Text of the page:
Additionally, the inflammatory impact of the State's argument cannot be fully understood without also knowing the evidence that preceded it. Kliner, 185 Ill. 2d at 157; People v. Leger, 149 Ill. 2d 355, 392-93 (1992); People v. Baptist, 76 Ill. 2d 19, 29 (1979); People v. Tate, 45 Ill. 2d 540, 545 (1970); see People v. Parks, 168 Ill. App. 3d 978, 982-83 (1988). The State opened its case in chief with testimony from decedent's father, Roger Doffyn. Mr. Doffyn's testimony covers nine pages of transcript. Among other things, he testified as to his age (71), and that he had been married to decedent's mother for 51 years. Mr. Doffyn related that he and his wife occupied one floor of a two-flat, while his son and his granddaughter lived together on another floor of the same building. According to Mr. Doffyn, his son and granddaughter shared the same birthday.
Mr. Doffyn described the last time he saw his son alive, March 8, 1995. He identified a photograph of his son and described the events of the evening of March 8, after he learned that his son had been shot.
Some of the testimony admitted through Mr. Doffyn served the proper purpose of identifying the victim as Daniel Doffyn, and proving that he was alive, and subsequently died, on the date of defendant's crime. People v. Easley, 148 Ill. 2d 281, 335 (1992). Further, we agree that incidental evidence of a victim's family is not only permissible, but in most trials, unavoidable, since "[c]ommon sense tells us that murder victims do not live in a vacuum and that, in most cases, they leave behind family members." People v. Free, 94 Ill. 2d 378, 415 (1983).
Nonetheless, some of the evidence admitted through Mr. Doffyn, such as the age of his granddaughter, the number of years he has been married to decedent's mother, and the living arrangements of the Doffyn family, was not probative of defendant's guilt or innocence. This evidence served only one purpose, namely, to highlight the poignancy of the Doffyn family's loss and to suggest to the jury that the family's pain could be alleviated by a guilty verdict. Moreover, the knowledge of these facts surely heightened the impact of the State's emotional closing argument on the jury.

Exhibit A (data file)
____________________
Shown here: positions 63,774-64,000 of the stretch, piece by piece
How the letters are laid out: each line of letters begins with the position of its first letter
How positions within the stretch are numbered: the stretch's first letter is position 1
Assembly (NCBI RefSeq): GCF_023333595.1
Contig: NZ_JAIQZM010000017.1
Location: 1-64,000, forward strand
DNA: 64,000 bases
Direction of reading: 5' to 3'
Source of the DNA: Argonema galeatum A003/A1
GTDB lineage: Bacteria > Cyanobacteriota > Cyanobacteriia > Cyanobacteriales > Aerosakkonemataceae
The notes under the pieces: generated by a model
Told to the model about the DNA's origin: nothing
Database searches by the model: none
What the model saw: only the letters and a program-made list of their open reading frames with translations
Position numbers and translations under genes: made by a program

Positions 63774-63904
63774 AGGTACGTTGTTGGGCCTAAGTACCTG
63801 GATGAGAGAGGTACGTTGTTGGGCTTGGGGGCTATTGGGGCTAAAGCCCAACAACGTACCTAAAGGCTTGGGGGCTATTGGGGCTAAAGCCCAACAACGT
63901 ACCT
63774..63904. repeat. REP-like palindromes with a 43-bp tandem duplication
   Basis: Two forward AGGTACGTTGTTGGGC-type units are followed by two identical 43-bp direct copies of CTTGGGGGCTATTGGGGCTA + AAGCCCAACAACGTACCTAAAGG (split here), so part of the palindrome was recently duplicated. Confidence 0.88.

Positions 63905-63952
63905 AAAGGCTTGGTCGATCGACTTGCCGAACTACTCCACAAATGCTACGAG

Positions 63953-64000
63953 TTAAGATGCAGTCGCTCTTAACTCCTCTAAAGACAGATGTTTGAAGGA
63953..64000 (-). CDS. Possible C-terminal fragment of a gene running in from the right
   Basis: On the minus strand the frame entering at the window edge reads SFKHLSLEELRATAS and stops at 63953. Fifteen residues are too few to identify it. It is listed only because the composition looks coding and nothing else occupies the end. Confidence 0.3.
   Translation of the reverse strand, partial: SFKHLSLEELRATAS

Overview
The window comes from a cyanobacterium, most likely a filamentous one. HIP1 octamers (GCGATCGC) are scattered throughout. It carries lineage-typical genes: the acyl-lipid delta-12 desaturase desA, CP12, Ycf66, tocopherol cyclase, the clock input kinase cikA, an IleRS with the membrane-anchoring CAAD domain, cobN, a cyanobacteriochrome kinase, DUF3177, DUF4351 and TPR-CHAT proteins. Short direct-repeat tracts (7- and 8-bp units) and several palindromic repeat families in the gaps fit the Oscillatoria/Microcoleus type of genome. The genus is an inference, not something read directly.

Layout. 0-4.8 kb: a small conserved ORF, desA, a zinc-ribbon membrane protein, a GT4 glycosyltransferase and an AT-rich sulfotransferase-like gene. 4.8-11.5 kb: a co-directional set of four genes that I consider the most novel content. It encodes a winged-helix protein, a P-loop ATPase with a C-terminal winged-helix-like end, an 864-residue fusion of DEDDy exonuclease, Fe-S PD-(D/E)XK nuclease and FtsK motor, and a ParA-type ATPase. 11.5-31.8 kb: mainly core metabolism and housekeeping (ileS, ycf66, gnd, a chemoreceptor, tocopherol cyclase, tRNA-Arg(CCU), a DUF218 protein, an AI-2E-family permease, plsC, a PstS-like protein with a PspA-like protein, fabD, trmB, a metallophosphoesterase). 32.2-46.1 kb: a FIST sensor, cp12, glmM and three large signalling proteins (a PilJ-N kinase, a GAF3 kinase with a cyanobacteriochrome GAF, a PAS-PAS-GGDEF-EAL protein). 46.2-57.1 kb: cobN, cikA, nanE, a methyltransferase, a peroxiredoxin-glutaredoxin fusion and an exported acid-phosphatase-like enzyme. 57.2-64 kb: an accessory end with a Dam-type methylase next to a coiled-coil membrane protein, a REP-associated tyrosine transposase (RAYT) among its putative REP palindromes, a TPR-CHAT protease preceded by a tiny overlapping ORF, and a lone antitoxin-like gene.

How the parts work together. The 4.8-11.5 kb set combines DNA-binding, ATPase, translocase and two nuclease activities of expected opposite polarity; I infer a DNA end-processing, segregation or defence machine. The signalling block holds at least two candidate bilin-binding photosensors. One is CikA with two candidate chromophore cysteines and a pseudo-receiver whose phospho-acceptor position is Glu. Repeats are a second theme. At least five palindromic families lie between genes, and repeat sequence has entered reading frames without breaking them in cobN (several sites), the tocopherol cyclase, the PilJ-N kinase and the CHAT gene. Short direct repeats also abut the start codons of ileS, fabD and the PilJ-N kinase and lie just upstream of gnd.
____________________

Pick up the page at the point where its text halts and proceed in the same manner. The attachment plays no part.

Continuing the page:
We reject the State's contention that jury instructions in the present matter cured any error introduced by the State's argument. The instructions cited by the State were standard instructions that argument of counsel are not evidence. Illinois Pattern Jury Instructions, Criminal, No. 1.03 (3d ed. 1992). Instructing the jury that arguments are not evidence will not, in every instance, cure the defect caused by introduction of such evidence. Whether the remarks and/or evidence constitute error depends, in each case, on the nature and extent of the statements and whether they are probative of defendant's guilt. See People v. Hayes, 139 Ill. 2d 89, 142 (1990); Hope, 116 Ill. 2d at 276.
In the case at bar, we find that the generic instructions tendered by the State were not likely to undo the damage to defendant's case inflicted by the State's pointed remarks. Therefore, we conclude that the trial court abused its discretion by permitting the State to argue that its verdict should be a vehicle to vindicate the Doffyn family. Cf. People v. Peeples, 155 Ill. 2d 422, 481-82 (1993) (any error resulting from "general" and "fleeting" remarks concerning the victim's family, and reference to the defendant as a "predator" cured by standard instructions concerning arguments of counsel); People v. Chavez, 265 Ill. App. 3d 451, 461-62 (1994).
2. The Police
Similarly, we determine that the trial court abused its discretion in failing to sustain defendant's objections to the State's argument concerning the police. The State's exhortation that the jury send a message to all police that the jury supported them, from the "superintendent to the newest rookie," was little more than a transparent play to the jury's sympathy and loyalty to law enforcement. Nothing in the portions of the State's argument quoted above tended to make the fact of defendant's guilt more or less true.